What is Cyclospora?
Cyclospora cayetanensis is a parasite that if ingested is capable of causing a diarrheal illness in humans. This illness is commonly referred to as Cyclosporiasis.
How is Cyclospora spread?
The Cyclospora parasite is found in the stool of infected persons and is spread when another person ingests something, such as food or water, which was contaminated with the infectious stool matter.
The Cyclospora parasite is not able to cause illness in another person right away, but rather needs time (days or weeks) after being passed in a bowel movement to mature and become infectious. Therefore, it is unlikely that Cyclospora is spread directly from one person to another.
Once the parasite matures in the environment, it may find its way into drinking water, recreational water or food and then cause human illness.
Outbreaks of illness caused by Cyclospora in North America have been linked to eating fresh fruits and vegetables imported from developing countries that may have been in contact with contaminated water or the stool matter of infected workers. Some examples include raspberries, basil and lettuce.
What symptoms should I watch for?
Most people experience frequent watery diarrhea, abdominal cramps, vomiting, nausea, loss of appetite, and sometimes fever.
Symptoms generally begin one week after you are exposed to the parasite. Some people who are infected with Cyclospora have no symptoms at all. If left untreated, this illness can last for a few days to a month or longer, and may return one or more times.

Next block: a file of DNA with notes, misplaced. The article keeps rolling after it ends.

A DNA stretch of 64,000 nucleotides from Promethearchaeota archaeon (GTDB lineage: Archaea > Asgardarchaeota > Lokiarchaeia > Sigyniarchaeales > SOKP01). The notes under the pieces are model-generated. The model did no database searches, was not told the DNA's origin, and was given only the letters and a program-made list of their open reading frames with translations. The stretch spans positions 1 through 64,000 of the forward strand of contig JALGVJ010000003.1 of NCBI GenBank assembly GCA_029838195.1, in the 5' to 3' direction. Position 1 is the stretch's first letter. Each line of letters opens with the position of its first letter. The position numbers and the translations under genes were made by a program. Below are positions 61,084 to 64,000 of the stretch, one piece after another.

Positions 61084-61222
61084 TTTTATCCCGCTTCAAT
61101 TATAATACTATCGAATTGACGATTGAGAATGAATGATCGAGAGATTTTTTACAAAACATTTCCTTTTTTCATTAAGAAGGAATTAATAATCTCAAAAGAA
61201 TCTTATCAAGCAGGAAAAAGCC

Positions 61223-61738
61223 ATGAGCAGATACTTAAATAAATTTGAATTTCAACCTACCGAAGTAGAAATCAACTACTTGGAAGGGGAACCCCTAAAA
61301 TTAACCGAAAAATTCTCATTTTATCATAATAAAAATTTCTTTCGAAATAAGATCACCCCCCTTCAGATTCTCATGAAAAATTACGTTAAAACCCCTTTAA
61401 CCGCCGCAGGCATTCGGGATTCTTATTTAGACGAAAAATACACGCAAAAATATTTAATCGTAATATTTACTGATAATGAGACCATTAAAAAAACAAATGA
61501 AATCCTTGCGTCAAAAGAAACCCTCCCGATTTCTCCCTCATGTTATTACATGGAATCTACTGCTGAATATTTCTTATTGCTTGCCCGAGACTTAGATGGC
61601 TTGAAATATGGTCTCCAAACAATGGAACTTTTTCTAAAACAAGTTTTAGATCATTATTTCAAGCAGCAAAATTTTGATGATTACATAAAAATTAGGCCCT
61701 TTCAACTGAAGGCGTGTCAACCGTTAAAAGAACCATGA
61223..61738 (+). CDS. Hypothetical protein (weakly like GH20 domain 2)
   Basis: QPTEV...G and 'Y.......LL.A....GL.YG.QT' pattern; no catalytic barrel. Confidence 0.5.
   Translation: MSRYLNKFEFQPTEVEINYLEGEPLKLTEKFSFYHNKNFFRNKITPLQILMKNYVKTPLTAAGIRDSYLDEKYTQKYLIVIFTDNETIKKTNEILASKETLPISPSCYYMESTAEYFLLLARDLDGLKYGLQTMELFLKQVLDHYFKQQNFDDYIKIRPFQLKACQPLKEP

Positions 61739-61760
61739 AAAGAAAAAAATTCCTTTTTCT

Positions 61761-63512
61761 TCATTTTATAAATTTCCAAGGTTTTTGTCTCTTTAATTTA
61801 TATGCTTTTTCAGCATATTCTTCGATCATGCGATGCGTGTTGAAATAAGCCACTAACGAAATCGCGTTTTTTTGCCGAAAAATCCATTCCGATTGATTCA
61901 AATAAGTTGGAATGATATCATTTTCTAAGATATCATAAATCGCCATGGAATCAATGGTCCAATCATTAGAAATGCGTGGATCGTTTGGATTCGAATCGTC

What is the treatment for Cyclosporiasis?
Consulting your health care provider is recommended to discuss treatment options such as antibiotics.
How do I protect myself and others?
It is important to wash fruits and vegetables as thoroughly as possible before eating them using treated water.
Do not drink untreated surface water from a spring, stream, river, lake, pond or shallow well.
When traveling to a developing country make sure that you drink bottled water, or boil untreated surface water that is used for drinking, making ice cubes, washing uncooked fruits and vegetables, making baby formula, brushing teeth and washing dentures or contact lenses.
Is there anything special I need to know?
If you are infected with Cyclosporiasis and you provide services to others, particularly seniors or children, you should not go to work while you are having symptoms.
Your employer will determine when it is safe for you to return to work.
It is possible that even after you are feeling better you will still be shedding the parasite in your stool for a period of time. To prevent spreading the disease to people around you, always practice good hand washing and hygiene and stay home when you are ill.
For data on the incidence of Cyclosporiasis in Simcoe Muskoka and Ontario, please visit the cyclosporiasis page on the health unit’s HealthSTATS site